Last week, I wrote to my fluid dynamics professor for advice on the free surface fluid simulation. It was a positive surprise to see that I had run into exactly the same problems as he had in his research. I must have been doing something right then!
You might recall that one of the problems was “flotsam and jetsam”: loose droplets of water detaching from the main body, and remaining suspended in the air. An effective solution to this problem turns out to be to “stamp” the fluid surface. For each cell on the surface, we determine the approximate surface orientation (horizontal or vertical, with the water above or below). Suppose that for a particular cell the surface is mostly horizontal, and the water is below. Then we take a column of three cells around this cell, and move all fluid in these three cells downward as much as possible. The screenshots below show the difference after the breaking wave has mostly come to rest:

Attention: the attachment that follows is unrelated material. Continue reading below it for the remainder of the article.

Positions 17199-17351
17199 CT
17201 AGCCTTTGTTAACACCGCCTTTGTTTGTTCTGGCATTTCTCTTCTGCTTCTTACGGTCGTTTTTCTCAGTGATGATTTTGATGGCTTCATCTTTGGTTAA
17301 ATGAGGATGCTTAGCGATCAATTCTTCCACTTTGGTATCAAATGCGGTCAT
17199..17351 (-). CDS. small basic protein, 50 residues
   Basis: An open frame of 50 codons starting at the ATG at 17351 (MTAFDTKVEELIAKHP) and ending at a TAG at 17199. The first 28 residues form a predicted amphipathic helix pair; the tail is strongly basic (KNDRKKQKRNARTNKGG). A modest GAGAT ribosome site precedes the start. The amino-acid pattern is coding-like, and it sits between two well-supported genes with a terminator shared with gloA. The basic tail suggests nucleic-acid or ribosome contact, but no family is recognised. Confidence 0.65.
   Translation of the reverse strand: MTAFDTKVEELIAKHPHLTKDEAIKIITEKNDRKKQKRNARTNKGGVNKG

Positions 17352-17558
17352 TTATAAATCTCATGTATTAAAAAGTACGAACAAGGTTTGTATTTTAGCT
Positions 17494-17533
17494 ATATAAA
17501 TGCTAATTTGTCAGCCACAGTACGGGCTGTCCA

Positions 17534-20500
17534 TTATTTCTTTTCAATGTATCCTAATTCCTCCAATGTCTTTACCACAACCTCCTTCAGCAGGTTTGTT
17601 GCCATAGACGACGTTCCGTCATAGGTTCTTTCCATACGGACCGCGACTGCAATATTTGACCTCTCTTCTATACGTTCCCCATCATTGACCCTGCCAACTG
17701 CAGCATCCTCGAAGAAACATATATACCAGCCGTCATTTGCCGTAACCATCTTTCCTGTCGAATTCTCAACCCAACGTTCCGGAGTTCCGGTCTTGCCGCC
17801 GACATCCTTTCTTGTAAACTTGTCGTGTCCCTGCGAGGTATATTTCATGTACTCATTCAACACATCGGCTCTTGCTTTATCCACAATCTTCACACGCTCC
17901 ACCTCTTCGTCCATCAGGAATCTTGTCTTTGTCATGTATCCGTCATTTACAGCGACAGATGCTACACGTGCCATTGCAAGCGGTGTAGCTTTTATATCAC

Another problem was fluid loss: because cells cannot be filled with fluid for more than 100%, all values above that were set to 100%. Over time, these small differences added up, resulting in slow evaporation of all the water in the simulation. As I wrote before, there seems to be no simple fix. This new algorithm performs much better in that respect, reducing fluid loss to a mere 0.1% after tens of seconds, which is quite acceptable.
There were many other small improvements to the code, that I implemented based on the FORTRAN code that my professor kindly sent me. If I learned anything about free-surface flows, it is that there are a great many subtleties. It doesn’t seem so hard from the outside; you won’t appreciate all the intricacies until you dive in and write the code.